Latest statistics from fraud prevention organisation Cifas show that identity fraud reached record levels in 2016, with young people a growing target for identity thieves.
The figures, compiled from 277 organisations, show almost 173,000 recorded frauds in 2016 - the highest level since records began 13 years ago.
2016 saw a 34% increase in identity theft victims aged under 21, with Cifas calling for better education around fraud and financial crime for young people who they are urging to be vigilant about protecting their personal data.
2016 also saw increases in victims aged over 40, with 1,869 more victims recorded.
Cifas deputy chief executive Mike Haley warned that more caution was needed when it came to protecting personal data.
"We all remember to protect our possessions through locking our house or flat or car but we don't take the same care to protect our most important asset - our identities."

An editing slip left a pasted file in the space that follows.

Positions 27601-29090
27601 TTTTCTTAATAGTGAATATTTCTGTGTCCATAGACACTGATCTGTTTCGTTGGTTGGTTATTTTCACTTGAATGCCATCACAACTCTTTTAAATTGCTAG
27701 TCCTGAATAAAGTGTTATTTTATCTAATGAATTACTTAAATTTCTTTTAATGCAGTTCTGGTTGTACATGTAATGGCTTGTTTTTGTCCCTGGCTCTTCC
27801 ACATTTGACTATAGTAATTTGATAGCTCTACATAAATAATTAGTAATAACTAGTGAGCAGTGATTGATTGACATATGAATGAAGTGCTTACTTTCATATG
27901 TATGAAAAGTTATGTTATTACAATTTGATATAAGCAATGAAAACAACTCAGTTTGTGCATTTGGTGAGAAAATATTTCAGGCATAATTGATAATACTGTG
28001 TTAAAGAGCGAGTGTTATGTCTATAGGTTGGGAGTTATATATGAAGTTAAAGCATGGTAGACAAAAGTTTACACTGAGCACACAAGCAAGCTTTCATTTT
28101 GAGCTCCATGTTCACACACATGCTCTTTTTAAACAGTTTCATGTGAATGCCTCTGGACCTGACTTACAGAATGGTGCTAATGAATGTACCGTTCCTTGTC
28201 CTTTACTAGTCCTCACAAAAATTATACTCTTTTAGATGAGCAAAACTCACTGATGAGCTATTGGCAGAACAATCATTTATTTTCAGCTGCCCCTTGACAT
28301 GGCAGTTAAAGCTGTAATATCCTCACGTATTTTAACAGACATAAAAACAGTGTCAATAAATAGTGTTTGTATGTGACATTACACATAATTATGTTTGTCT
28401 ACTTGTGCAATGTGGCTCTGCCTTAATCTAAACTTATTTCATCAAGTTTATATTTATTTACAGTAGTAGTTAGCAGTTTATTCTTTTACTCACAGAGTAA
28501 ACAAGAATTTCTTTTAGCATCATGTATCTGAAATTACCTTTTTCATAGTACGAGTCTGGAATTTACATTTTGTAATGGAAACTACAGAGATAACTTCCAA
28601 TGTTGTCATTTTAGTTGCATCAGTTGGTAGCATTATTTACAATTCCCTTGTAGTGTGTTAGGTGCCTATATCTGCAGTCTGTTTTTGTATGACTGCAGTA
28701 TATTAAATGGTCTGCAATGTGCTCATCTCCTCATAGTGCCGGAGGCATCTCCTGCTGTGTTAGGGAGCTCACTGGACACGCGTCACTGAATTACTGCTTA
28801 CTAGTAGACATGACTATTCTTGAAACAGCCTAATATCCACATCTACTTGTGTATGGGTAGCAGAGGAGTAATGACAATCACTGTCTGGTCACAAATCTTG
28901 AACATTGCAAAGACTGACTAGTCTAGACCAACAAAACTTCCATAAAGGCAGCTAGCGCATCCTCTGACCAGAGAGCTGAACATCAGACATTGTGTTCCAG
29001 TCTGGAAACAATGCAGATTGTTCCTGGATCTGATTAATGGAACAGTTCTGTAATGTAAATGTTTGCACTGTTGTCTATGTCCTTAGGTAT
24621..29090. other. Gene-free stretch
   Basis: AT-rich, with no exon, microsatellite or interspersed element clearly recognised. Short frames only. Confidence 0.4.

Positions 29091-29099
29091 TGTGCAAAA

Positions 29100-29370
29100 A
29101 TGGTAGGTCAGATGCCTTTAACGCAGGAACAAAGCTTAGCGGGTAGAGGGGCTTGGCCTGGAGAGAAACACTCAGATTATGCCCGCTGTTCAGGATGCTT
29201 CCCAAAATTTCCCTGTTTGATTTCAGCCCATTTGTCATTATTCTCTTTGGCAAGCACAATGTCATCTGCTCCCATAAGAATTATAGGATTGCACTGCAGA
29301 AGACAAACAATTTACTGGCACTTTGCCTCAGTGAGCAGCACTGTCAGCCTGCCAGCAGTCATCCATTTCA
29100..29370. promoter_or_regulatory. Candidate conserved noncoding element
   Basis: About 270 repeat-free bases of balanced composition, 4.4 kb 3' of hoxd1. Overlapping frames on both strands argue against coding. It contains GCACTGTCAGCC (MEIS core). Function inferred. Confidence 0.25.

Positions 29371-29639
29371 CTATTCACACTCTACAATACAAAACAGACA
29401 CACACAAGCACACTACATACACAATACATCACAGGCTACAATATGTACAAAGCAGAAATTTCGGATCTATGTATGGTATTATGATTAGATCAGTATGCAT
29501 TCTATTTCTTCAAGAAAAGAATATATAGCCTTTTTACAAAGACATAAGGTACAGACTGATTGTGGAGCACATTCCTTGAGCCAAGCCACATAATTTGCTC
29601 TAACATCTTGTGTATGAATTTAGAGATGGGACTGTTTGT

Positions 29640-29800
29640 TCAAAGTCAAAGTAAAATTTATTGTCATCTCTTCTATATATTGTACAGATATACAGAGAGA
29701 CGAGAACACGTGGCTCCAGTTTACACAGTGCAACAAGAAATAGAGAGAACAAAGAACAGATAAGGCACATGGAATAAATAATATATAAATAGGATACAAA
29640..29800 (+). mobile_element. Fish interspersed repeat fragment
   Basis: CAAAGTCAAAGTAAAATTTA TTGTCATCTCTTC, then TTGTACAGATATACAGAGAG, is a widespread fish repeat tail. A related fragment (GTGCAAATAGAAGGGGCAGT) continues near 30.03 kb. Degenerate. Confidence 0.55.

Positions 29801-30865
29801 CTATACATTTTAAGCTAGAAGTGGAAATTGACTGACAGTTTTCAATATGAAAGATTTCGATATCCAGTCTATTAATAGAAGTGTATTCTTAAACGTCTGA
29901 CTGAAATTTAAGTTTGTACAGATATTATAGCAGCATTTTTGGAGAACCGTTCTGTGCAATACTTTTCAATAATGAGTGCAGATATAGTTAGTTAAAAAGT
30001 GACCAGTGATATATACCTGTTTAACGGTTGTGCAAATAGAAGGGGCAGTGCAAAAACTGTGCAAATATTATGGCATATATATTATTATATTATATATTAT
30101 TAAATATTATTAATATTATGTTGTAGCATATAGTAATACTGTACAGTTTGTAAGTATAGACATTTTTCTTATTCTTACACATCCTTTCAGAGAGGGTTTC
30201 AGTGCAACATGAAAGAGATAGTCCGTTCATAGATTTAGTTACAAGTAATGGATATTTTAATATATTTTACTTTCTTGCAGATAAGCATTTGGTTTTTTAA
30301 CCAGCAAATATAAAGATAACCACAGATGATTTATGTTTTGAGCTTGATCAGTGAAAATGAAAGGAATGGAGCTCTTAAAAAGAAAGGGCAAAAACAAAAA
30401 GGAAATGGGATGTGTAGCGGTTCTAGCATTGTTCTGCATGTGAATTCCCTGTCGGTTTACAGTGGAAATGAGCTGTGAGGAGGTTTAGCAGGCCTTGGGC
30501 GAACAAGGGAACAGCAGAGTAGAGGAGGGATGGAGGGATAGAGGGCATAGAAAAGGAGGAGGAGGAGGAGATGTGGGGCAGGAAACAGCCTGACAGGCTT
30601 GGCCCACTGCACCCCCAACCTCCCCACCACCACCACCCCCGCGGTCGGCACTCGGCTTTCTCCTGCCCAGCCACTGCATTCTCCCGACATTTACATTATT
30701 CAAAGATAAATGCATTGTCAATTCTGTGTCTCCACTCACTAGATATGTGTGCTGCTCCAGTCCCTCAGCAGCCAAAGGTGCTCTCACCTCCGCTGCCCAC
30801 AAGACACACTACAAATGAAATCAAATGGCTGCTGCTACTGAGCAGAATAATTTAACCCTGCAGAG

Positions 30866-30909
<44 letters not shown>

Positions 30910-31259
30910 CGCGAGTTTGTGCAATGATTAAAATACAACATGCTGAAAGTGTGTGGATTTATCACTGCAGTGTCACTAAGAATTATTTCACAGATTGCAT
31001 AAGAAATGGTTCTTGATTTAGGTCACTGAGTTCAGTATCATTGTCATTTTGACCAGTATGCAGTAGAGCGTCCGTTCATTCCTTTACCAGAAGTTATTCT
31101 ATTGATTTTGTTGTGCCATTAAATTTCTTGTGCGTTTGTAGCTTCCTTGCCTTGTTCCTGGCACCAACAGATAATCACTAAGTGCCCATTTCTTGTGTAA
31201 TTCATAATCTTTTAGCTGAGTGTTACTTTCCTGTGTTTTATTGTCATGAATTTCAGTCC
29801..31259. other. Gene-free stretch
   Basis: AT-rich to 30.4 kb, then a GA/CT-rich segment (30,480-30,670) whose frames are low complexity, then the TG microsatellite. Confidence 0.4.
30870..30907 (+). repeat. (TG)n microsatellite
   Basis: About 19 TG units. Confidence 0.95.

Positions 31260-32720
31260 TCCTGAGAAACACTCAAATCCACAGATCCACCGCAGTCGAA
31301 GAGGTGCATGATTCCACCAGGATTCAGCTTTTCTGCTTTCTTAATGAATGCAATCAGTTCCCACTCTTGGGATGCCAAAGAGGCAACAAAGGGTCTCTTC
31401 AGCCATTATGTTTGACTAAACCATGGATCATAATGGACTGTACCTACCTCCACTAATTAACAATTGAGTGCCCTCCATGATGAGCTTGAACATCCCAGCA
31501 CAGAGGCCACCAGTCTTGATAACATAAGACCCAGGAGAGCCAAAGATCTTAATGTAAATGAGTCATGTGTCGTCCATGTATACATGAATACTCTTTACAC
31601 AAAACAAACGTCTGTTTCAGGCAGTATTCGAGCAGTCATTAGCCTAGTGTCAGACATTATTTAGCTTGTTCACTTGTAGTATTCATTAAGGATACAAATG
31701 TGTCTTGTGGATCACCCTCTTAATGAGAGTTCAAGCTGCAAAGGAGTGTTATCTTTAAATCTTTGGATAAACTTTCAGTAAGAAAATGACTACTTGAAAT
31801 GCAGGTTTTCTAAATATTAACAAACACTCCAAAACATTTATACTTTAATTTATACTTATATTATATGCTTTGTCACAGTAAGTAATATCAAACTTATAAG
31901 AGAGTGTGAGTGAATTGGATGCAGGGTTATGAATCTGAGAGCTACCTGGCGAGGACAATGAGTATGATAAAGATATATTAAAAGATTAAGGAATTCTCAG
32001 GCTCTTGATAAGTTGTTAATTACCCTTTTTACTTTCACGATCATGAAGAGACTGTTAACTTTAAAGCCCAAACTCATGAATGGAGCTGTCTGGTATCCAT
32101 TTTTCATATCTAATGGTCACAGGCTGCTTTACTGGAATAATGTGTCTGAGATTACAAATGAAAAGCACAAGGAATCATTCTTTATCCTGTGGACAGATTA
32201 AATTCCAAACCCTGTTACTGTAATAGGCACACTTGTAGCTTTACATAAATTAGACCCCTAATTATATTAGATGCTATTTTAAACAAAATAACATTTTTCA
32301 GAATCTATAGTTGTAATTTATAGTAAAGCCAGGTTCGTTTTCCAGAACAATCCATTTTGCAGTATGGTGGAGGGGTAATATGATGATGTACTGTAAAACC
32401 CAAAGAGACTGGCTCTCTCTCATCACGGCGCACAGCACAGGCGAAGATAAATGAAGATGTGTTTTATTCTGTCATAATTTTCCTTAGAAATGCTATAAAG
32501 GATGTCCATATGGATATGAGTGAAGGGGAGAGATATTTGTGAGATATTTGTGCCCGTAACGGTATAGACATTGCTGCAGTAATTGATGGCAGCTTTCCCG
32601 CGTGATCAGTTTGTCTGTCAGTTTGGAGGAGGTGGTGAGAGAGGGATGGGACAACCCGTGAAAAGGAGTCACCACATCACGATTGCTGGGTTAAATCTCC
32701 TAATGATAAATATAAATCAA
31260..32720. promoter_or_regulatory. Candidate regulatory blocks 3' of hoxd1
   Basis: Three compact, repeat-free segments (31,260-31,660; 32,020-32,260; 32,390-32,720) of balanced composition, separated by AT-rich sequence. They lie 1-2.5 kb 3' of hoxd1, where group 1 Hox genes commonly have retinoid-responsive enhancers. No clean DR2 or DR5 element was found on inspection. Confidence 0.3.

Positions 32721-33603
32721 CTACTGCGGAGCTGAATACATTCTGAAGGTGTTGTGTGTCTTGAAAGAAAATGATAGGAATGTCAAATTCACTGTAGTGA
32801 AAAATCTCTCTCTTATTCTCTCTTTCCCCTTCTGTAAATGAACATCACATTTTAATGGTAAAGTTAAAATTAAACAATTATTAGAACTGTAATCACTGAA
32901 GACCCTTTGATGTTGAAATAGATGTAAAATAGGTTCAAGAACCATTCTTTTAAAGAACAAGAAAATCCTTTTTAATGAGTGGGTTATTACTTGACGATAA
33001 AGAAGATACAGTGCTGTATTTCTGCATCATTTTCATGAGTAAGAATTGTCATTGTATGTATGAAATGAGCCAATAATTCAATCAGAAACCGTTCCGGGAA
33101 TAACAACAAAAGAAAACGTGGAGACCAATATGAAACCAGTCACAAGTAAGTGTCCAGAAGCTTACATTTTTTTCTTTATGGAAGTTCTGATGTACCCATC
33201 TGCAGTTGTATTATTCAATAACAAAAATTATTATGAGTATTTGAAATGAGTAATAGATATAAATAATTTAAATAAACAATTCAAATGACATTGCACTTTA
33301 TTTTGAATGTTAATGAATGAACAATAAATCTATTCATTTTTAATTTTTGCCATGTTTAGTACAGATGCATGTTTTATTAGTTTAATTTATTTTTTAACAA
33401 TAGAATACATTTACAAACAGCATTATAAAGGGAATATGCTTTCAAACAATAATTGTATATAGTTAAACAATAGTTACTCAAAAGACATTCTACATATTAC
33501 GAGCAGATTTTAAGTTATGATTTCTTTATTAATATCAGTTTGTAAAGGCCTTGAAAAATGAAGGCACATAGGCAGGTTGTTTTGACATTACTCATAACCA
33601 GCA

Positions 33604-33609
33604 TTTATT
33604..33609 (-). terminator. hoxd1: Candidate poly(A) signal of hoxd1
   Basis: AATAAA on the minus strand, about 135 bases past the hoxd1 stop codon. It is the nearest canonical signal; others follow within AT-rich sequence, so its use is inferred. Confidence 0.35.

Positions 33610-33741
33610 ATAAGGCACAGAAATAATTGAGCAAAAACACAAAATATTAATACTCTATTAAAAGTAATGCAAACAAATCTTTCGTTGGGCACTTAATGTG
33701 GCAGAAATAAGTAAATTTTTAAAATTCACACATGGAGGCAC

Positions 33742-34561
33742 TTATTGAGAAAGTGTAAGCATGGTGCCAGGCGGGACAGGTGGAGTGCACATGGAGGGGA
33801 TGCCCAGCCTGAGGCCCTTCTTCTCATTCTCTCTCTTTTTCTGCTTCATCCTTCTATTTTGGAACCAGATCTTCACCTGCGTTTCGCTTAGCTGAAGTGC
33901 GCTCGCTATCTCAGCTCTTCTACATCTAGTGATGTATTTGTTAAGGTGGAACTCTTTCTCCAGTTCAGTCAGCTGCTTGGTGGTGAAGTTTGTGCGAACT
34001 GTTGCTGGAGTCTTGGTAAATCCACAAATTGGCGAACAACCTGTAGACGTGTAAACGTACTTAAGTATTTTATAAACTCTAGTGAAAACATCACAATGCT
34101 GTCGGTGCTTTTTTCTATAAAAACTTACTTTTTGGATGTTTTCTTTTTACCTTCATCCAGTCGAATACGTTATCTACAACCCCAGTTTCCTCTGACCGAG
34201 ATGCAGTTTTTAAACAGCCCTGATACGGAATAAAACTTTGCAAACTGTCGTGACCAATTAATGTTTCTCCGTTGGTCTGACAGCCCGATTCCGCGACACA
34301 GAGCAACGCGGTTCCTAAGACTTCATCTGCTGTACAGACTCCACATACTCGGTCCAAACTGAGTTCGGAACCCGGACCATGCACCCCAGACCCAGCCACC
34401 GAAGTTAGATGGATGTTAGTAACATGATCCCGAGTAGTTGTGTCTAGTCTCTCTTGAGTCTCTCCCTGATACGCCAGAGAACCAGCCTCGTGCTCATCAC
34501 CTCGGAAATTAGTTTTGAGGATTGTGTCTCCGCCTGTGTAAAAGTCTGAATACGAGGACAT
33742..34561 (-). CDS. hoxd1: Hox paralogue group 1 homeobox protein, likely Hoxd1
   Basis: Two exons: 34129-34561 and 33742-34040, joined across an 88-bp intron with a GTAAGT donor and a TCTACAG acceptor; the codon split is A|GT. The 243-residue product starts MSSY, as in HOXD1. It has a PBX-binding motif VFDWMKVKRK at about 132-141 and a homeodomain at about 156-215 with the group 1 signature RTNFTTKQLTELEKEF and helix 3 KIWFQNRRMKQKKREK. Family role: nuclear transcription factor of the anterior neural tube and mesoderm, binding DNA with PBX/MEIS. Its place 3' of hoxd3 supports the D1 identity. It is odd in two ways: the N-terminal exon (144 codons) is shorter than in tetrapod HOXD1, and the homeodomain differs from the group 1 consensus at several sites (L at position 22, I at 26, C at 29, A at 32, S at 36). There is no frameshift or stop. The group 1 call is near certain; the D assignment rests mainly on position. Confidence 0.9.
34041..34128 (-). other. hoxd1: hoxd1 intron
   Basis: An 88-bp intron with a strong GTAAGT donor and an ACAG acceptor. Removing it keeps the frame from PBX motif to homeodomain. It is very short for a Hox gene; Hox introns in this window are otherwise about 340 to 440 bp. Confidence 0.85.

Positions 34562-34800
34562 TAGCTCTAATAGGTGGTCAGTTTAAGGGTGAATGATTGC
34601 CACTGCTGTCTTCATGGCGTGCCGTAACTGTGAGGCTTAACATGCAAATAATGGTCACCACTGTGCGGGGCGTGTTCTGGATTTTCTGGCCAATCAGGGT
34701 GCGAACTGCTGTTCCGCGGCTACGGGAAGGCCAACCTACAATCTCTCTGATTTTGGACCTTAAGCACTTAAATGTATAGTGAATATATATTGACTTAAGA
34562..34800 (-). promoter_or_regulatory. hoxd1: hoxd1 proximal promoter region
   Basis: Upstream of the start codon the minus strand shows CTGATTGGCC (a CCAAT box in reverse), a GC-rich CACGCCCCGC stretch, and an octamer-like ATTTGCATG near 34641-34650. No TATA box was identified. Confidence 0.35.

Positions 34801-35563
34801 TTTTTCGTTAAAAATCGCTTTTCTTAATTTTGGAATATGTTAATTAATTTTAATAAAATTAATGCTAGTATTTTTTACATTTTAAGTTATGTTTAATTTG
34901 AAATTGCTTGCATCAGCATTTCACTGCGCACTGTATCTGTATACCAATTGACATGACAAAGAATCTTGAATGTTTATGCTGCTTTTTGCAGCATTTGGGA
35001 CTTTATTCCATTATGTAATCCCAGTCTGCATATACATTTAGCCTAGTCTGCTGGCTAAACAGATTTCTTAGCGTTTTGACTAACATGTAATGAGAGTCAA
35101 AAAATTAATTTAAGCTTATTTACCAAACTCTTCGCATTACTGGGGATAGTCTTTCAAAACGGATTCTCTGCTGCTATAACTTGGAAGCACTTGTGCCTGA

According to Cifas, the vast majority of identity fraud takes place when a fraudster pretends to be an individual, so as to buy a product or take out a loan in their name.
Fraudsters get hold of the necessary personal material by stealing mail, computer hacking, obtaining data on the dark web, and exploiting personal information on social media.
Read the full press release from Cifas here and find identity protection tips from Cifas Deputy Chief Executive, Mike Haley here.